Public Relations [CRN 81250]

Discipline: Journalism and Media Communication
Instructor: Berkowitz
Credits: 3
Day: A
Start: 1400
End: 1520
Field Work: Day 6 | November 29, 2018 | China
Prerequisites: None Download Syllabus

Public relations is an often-misunderstood aspect of an organization’s communication with its stakeholders – most commonly equated with publicity, promotion, and communicating solely for an organization’s gain. Regarding practice, public relations tends to be thought of mainly as the realm of creativity, events and media relations. Although these misperceptions are partially correct in terms of actions and accomplishments, many people overlook what goes on “under the hood” of public relations – which ideally involves a goal-oriented process that leads to strategic solutions for managing an organization’s relationships with groups of stakeholders.

The course therefore begins by exploring the early roots and foundations of public relations. It then moves to an overview of the role that communication plays in shaping public opinion and how public relations interacts with society. With these elements in place, the course introduces a strategic planning process and then applies it to public relations case study solutions. An important aspect of this course within the Semester At Sea experience is to consider how public relations practitioners adapt an essentially Western practice to become more resonant with their cultures. Course requirements include exams, student-led overviews of readings, student discussions of key topics, and team-oriented case solution projects.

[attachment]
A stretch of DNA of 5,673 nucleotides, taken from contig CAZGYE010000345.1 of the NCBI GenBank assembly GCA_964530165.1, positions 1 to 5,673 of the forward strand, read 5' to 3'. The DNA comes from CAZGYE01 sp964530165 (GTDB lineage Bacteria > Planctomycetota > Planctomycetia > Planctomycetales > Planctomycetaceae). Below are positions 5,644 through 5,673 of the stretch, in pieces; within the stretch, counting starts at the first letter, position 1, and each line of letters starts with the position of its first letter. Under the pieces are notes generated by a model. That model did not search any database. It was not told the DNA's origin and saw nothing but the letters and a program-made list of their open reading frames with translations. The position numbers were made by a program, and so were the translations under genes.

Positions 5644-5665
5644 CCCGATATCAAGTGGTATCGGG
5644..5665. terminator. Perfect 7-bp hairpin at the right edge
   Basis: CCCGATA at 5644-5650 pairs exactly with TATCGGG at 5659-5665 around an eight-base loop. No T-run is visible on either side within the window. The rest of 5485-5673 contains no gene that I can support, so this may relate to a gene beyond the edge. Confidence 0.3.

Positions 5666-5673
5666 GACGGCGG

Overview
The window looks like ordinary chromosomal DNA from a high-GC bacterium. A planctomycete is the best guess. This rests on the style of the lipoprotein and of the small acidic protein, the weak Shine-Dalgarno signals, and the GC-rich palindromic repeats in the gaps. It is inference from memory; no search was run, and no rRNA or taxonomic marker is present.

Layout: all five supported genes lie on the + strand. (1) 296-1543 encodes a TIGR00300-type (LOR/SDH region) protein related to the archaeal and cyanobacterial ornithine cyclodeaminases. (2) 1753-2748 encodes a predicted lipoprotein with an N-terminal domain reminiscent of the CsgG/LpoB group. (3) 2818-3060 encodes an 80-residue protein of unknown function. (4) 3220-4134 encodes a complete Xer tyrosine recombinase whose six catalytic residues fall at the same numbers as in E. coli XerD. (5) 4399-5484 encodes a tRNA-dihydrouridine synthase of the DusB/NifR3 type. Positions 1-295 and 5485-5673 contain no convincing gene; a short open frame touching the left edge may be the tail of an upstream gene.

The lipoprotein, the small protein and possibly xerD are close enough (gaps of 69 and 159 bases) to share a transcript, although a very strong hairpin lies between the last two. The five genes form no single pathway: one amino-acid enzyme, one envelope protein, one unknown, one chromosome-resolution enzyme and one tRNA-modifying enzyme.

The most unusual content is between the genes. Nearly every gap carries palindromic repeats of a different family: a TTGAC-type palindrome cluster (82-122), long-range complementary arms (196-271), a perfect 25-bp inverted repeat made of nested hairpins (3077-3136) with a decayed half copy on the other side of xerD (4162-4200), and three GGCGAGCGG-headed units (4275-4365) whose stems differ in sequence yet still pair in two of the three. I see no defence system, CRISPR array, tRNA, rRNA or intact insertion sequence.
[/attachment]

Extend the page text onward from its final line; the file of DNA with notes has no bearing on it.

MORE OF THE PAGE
Field Work

Country: China
Day: 6
Date: November 29, 2018

Public Relations is largely an American creation that has been transplanted to other locations and cultures. Often, public relations takes place within a multinational corporation that employs a hybrid of local and US staff members. The situation becomes challenging when the cultures of the two employee groups join together to create public relations programs for local audiences. There is a similar situation for public relations agencies in China. In any case, public relations practice needs to pay attention to China’s unique cultural elements, rather than imposing what tends to work in other settings. We begin our Field Class with a visit to the JW Marriott Hotel to meet with the Director of Communications. After a discussion of some of the challenges and sensitivities facing practitioners, we will have lunch and then go on a tour. The emphasis will be on integrated marketing, including PR, marketing, social media and digital communication. The session will address how the hotel communicates with consumers during their entire stay, such as pre-stay, the actual stay, and post-stay follow up. There will also be discussion of practices for hotel PR and marketing events, as well as media trends in China. Students will take notes during the day on what they are learning about public relations practice in China, contrasting their observations with practice in Western settings. Notes will be typed into a two-page report, using a bullet-point format. Students will be evaluated based on a paper that identifies dimensions that moderate Chinese public relations with its Western practice. More information will be provided separately. The paper and notes are due by December 7.
Learning Objectives:

  1. To build an understanding of contemporary PR practice beyond a US setting
  2. To learn about how local PR workers do their job in a multinational corporation outside its home country.
  3. To grapple with differing understandings in the focus and scope of PR practice